(Phys.org)—Using new software developed at HHMI's Janelia Farm Research Campus, a computer can be trained to recognize characteristic animal behaviors like an experienced biologist. Rather than scrutinizing hours of video to catalog how often fruit flies chase one another, for example, scientists can quickly teach the software what to look for, and let it convert the video into useful statistics.
With affordable technology for capturing video and new research tools that enable large-scale studies, some behavioral scientists are finding themselves with more data than they could ever hope to analyze. "We need automated techniques to keep up with the technology," says Janelia fellow Kristin Branson, who led the development of the new software. Branson's team developed the Janelia Automatic Animal Behavior Annotator, or JAABA, to automate and standardize the essential but time-consuming task of classifying animal behavior.
Branson's team described JAABA in the December 2, 2012, issue of the journal Nature Methods. They have shown the software can be trained to recognize behaviors in a variety of animals, including adult fruit flies, fruit fly larvae, and mice. The software is freely available for download at http://jaaba.sourceforge.net and can be used by biologists with no computer science or machine learning expertise, Branson says.
Branson says her own lab at Janelia collects about 100 hours of fruit fly videos each week, with 20 flies moving about in each video. The flies in the videos have been genetically modified so that researchers can switch on small subsets of neurons, and Branson and her colleagues would like to determine how that genetic tweak affects the flies' behavior. But the detailed quantitative analysis necessary to detect subtle differences in behavior are daunting.
"It's cheap and easy to collect a lot of video," she says. "It's not that easy to say anything quantitative about it." Branson and many of her colleagues use computer vision software she and others have developed to track animals' movements in the videos, generating information about the animals' trajectories and positions in each frame. "This gives us some very simple information, like speed or how long an animal spends in a certain part of its environment," she says. "But we knew there was much richer information there."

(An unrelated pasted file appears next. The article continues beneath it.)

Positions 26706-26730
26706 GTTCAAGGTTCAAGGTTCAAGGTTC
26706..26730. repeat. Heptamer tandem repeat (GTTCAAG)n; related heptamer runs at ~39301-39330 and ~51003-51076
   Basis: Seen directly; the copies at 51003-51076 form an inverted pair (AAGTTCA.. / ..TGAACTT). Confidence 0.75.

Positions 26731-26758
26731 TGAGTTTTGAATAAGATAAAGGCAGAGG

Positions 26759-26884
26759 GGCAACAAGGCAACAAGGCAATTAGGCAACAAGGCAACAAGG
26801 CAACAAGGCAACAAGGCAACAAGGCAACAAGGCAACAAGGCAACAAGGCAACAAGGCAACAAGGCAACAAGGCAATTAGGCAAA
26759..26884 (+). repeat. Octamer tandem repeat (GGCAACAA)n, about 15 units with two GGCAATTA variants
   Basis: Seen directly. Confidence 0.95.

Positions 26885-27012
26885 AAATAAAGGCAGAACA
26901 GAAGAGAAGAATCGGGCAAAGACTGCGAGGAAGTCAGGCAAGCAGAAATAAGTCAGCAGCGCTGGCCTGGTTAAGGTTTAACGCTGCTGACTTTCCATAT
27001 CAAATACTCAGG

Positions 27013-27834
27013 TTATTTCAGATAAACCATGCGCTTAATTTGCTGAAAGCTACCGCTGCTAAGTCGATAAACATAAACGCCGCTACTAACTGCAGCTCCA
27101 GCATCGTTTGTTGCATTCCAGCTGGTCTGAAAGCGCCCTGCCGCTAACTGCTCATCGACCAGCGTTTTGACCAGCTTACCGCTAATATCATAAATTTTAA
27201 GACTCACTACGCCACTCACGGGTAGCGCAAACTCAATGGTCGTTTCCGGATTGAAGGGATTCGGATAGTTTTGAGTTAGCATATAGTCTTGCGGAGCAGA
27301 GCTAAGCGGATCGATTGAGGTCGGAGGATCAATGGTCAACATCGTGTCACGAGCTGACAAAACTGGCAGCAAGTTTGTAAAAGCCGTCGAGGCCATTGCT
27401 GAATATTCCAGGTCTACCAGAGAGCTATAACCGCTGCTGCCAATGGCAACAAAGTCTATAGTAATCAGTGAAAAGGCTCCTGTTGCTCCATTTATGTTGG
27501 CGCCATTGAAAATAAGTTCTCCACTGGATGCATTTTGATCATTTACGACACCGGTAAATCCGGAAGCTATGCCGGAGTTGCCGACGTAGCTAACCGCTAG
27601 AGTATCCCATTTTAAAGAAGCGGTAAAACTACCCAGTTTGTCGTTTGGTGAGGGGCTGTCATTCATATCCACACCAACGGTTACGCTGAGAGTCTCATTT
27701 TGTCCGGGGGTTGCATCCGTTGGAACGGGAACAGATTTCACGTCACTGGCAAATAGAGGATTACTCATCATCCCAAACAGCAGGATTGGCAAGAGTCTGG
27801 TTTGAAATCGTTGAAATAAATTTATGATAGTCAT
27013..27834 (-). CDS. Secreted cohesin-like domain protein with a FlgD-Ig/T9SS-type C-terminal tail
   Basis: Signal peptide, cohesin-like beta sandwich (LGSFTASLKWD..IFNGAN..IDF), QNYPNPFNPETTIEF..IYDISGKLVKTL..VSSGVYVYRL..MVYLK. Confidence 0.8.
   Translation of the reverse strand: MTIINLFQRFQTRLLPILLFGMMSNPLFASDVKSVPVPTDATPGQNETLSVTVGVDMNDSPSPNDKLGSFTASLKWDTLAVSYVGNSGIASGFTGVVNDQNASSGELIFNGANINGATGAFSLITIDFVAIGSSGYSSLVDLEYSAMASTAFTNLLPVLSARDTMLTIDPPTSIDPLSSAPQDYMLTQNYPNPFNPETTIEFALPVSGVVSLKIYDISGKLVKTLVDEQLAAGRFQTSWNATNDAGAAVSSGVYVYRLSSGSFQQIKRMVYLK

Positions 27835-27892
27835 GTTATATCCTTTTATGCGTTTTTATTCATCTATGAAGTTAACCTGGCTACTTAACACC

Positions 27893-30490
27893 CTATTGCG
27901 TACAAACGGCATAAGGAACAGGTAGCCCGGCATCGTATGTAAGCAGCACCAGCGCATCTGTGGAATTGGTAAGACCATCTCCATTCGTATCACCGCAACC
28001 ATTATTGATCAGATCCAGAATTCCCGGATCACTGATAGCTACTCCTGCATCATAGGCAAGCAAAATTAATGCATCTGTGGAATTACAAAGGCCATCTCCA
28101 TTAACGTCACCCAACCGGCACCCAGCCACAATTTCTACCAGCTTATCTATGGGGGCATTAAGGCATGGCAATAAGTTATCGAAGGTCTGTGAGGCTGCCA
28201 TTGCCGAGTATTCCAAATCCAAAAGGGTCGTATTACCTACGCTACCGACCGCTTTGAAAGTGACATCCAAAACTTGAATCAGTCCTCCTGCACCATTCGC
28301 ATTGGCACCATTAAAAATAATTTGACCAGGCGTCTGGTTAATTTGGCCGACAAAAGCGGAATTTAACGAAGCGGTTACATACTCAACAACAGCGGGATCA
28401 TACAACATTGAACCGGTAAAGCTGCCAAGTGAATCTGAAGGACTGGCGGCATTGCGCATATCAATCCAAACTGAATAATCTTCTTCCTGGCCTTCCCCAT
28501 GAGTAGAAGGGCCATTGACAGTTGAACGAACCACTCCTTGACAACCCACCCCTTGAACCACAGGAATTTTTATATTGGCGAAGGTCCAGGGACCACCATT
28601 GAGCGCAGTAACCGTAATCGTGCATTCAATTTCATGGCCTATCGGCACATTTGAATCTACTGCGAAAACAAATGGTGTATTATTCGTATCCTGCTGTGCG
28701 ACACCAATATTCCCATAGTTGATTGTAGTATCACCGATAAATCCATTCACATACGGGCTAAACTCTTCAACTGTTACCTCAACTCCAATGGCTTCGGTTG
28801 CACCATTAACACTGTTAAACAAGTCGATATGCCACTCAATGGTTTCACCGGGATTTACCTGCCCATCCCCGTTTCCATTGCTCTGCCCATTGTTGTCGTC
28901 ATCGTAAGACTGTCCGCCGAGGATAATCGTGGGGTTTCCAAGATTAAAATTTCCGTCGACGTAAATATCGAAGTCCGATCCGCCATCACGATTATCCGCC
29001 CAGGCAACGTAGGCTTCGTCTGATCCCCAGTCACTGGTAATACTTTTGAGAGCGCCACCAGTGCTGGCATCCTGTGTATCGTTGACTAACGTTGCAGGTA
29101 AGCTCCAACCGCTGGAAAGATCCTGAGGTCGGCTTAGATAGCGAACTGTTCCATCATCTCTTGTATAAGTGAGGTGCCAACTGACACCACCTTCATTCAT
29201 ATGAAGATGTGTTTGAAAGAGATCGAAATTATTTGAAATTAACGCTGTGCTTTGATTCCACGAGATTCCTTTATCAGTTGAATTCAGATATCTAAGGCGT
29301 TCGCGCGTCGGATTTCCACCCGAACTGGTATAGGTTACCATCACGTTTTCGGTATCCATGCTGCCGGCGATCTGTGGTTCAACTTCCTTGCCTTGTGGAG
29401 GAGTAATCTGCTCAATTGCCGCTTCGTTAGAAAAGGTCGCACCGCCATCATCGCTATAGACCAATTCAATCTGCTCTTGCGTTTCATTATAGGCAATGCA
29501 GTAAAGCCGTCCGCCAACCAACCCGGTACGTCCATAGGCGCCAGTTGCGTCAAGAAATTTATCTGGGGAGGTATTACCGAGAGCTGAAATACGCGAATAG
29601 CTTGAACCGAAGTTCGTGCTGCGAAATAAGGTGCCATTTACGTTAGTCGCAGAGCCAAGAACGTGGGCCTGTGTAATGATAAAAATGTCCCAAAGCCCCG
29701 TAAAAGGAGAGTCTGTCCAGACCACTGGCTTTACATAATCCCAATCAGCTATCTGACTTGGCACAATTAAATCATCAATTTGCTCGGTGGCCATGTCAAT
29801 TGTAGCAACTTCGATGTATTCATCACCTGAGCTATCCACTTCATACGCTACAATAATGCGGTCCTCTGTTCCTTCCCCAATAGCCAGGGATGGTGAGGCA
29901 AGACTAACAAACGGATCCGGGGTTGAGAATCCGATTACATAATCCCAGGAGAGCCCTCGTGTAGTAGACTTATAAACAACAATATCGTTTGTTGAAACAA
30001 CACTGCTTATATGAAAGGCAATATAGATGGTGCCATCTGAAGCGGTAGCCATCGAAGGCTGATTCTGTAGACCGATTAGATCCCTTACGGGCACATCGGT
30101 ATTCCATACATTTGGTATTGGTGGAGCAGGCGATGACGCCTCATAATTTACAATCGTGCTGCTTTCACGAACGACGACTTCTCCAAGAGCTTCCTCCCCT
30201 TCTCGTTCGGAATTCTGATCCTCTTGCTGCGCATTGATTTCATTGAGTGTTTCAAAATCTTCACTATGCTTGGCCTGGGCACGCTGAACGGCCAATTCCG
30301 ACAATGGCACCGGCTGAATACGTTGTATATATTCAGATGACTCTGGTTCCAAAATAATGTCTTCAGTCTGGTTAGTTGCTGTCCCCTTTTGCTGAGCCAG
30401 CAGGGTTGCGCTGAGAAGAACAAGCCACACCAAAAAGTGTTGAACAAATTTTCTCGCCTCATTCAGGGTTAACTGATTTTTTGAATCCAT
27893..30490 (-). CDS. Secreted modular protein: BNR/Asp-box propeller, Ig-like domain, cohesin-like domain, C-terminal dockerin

To make that information more accessible, Branson set to work writing a program that could be trained to recognize characteristic behaviors the same way experienced scientists do. The result was JAABA.
To use JAABA, scientists begin by training the software. For each frame of a training video, the user tells the computer whether a particular behavior—such as walking or wing grooming—is taking place. Using features that can be computed from just a few frames, such as an animal's speed or distance to other animals, combined with context gleaned from surrounding frames of the video, JAABA develops criteria for detecting the behavior.
Branson says the software learns quickly, producing behavior detectors based on training data in just 15 to 45 seconds. That means users can test its ability to predict a behavior at any time during the training process. The immediate feedback can help users understand how the software is performing and recognize areas in which it requires additional training, she says. "Most biologists don't have a background in machine learning, so having an interactive framework where you can see what the classifier can and can't do gives them some comfort interacting with these complicated algorithms," she explains.
Branson says her team made the first prototype of JAABA within a few weeks. Then they spent the next two years ensuring the program would work consistently on diverse data, and converting their basic algorithms into software that would be accessible to biologists without computer science expertise. "The basic idea was quite simple," she says, "but what took a lot of time was making it very robust and usable."
Once Branson and her colleagues had made the program more intuitive, they gathered 12 fruit fly researchers into a conference room, loaded JAABA onto their laptops, and gave them a 15-minute introduction to the software. The users were able to train JAABA to identify chasing behavior in fruit flies with greater than 97 percent accuracy.
JAABA not only frees scientists from manually identifying behaviors, it also standardizes the definition of those behaviors. The same video might be analyzed slightly differently by two different scientists, Branson explains, especially at points where an animal is transitioning between behaviors, or with individuals who behave less stereotypically than others. Automating the analysis helps ensure consistency, she says.
Branson adds that while certain behavioral patterns—such as those associated with courtship and locomotion—are well defined in model organisms like mice and fruit flies, there are many unstudied behaviors that could be informative to scientists. Eventually, she hopes that machine learning programs like JAABA will help scientists define what constitutes a behavior and discover new ones.
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